Wednesday, December 27, 2017
Below is a list of my favorite movies set during the Christmas holidays:
TEN FAVORITE MOVIES SET DURING THE CHRISTMAS HOLIDAYS
1. "On Her Majesty's Secret Service" (1969) - George Lazenby starred in this adaptation of Ian Fleming's 1963 James Bond novel in which the British agent's search for the infamous terrorist Ernst Stravos Blofeld leads him to a clinic in the Swiss Alps. Directed by Peter Hunt, the movie co-starred Diana Rigg and Telly Savalas.
2. "Die Hard" (1988) - Bruce Willis starred in this adaptation of Roderick Thorp's 1979 novel "Nothing Lasts Forever", in which a New York City police detective is trapped inside a Los Angeles office building, when his estranged wife and her co-workers are held hostage on Christmas Eve. Directed by John McTiernan, the movie co-starred Bonnie Bedalia and Alan Rickman.
3. "The Thin Man" (1934) - William Powell and Myrna Loy starred in this adaptation of Dashiell Hammett's 1933 serialized novel about a retired private detective and his socialite wife who are drawn into a murder case that involves a missing businessman. W.S. Van Dyke directed.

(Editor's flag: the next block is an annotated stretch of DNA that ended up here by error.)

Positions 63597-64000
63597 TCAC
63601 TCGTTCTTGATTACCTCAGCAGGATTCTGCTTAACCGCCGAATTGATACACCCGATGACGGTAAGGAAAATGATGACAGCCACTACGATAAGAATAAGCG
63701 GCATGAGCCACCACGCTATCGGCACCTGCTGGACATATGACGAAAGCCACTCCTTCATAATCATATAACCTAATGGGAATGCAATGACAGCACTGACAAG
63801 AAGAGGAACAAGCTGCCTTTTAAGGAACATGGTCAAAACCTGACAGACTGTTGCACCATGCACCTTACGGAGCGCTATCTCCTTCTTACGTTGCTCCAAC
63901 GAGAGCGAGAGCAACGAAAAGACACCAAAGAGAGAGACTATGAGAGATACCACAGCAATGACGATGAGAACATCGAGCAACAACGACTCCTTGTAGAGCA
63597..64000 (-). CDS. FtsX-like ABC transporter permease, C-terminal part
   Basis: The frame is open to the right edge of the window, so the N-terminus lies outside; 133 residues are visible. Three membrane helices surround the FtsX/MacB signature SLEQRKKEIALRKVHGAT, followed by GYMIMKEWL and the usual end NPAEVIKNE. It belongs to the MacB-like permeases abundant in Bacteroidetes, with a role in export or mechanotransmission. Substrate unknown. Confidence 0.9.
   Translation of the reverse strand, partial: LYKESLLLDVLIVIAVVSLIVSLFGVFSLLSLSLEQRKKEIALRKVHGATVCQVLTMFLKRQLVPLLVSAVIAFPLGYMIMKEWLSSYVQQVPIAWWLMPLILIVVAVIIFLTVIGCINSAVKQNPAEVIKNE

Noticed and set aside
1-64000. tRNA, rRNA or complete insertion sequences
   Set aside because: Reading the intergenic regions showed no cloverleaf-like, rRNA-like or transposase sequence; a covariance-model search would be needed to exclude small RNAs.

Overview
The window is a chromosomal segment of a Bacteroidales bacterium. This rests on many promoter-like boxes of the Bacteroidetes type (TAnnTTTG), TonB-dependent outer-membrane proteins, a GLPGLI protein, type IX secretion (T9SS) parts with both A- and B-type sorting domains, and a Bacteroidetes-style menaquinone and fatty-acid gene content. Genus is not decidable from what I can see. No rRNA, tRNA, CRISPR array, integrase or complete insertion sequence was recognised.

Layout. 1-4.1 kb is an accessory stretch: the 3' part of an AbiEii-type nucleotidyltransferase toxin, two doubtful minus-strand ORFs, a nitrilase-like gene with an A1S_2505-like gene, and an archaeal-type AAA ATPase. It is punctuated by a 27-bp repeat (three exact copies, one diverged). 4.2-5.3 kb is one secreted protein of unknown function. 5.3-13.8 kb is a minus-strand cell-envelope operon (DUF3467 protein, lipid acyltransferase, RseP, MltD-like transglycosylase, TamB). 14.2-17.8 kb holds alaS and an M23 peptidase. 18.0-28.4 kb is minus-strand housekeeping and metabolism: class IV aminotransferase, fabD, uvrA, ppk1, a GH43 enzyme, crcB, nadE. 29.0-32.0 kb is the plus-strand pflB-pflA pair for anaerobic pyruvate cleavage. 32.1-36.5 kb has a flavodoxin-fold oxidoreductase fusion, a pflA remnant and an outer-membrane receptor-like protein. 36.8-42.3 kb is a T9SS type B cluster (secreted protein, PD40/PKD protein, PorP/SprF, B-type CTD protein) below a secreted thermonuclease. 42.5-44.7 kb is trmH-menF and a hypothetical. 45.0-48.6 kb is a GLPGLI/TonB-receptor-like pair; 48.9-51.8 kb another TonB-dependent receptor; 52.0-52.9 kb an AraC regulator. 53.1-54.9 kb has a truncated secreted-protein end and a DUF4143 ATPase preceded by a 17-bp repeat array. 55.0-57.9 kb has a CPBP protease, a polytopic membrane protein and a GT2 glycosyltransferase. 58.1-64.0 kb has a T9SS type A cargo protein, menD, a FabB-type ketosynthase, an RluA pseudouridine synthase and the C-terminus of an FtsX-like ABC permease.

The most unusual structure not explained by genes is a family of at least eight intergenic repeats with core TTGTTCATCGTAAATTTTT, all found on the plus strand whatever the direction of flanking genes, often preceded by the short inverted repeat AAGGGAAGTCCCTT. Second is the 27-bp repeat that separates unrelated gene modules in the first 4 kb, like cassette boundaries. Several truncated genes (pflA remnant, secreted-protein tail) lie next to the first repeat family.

4. "Trading Places" (1994) - Dan Ackroyd and Eddie Murphy starred in this comedy an upper-class commodities broker and a homeless street hustler whose lives cross paths when they are unknowingly made part of an elaborate bet by the broker's bosses - a pair of wealthy brothers. John Landis directed.
5. "Lethal Weapon" (1987) - Richard Donner directed this buddy cop tale about two mismatched LAPD detectives whose investigation into the death of a young prostitute leads to a well organized drug ring led by a former military intelligence officer. Mel Gibson and Danny Glover starred.
6. "Iron Man 3" (2013) - Tony Stark aka Iron Man deals with a ghost from the past, who has found a new and dangerous method to create super soldiers. Directed by Shane Black, the movie starred Robert Downey Jr. as the armored super hero.
7. "The Santa Clause" (1994) - Tim Allen starred in this holiday classic about an ordinary man who is slated to become the next Santa Clause after he accidentally causes his predecessor to fall from a roof on Christmas Eve. John Pasquin directed.
8. "Die Hard 2: Die Harder" (1990) - Bruce Willis starred in this second "DIE HARD" film, an adaptation of Walter Wager's 1958 novel, "58 Minutes", in which terrorists take control of the Dulles Airport control tower. Renny Harlin directed.